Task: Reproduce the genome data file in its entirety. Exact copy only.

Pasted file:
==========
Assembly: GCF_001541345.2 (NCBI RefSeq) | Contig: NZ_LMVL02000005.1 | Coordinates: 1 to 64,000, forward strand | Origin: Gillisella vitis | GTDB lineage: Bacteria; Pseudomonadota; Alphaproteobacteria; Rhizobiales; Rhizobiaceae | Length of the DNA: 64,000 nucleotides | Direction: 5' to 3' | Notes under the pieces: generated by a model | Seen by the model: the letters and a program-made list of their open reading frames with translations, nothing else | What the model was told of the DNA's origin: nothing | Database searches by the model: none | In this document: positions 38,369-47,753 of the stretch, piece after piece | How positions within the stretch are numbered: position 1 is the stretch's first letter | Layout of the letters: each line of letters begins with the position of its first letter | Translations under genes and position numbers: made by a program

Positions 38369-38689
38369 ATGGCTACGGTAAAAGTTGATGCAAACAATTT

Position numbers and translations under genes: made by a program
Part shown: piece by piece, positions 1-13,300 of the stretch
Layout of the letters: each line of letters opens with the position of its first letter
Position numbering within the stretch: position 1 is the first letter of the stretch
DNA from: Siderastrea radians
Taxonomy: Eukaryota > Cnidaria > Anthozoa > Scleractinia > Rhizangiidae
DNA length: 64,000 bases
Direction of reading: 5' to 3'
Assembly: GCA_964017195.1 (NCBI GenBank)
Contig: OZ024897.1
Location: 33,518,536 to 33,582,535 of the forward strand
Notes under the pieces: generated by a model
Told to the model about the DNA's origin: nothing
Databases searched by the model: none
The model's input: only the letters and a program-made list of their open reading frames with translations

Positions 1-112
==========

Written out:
Assembly: GCF_001541345.2 (NCBI RefSeq) | Contig: NZ_LMVL02000005.1 | Coordinates: 1 to 64,000, forward strand | Origin: Gillisella vitis | GTDB lineage: Bacteria; Pseudomonadota; Alphaproteobacteria; Rhizobiales; Rhizobiaceae | Length of the DNA: 64,000 nucleotides | Direction: 5' to 3' | Notes under the pieces: generated by a model | Seen by the model: the letters and a program-made list of their open reading frames with translations, nothing else | What the model was told of the DNA's origin: nothing | Database searches by the model: none | In this document: positions 38,369-47,753 of the stretch, piece after piece | How positions within the stretch are numbered: position 1 is the stretch's first letter | Layout of the letters: each line of letters begins with the position of its first letter | Translations under genes and position numbers: made by a program

Positions 38369-38689
38369 ATGGCTACGGTAAAAGTTGATGCAAACAATTT

Position numbers and translations under genes: made by a program
Part shown: piece by piece, positions 1-13,300 of the stretch
Layout of the letters: each line of letters opens with the position of its first letter
Position numbering within the stretch: position 1 is the first letter of the stretch
DNA from: Siderastrea radians
Taxonomy: Eukaryota > Cnidaria > Anthozoa > Scleractinia > Rhizangiidae
DNA length: 64,000 bases
Direction of reading: 5' to 3'
Assembly: GCA_964017195.1 (NCBI GenBank)
Contig: OZ024897.1
Location: 33,518,536 to 33,582,535 of the forward strand
Notes under the pieces: generated by a model
Told to the model about the DNA's origin: nothing
Databases searched by the model: none
The model's input: only the letters and a program-made list of their open reading frames with translations

Positions 1-112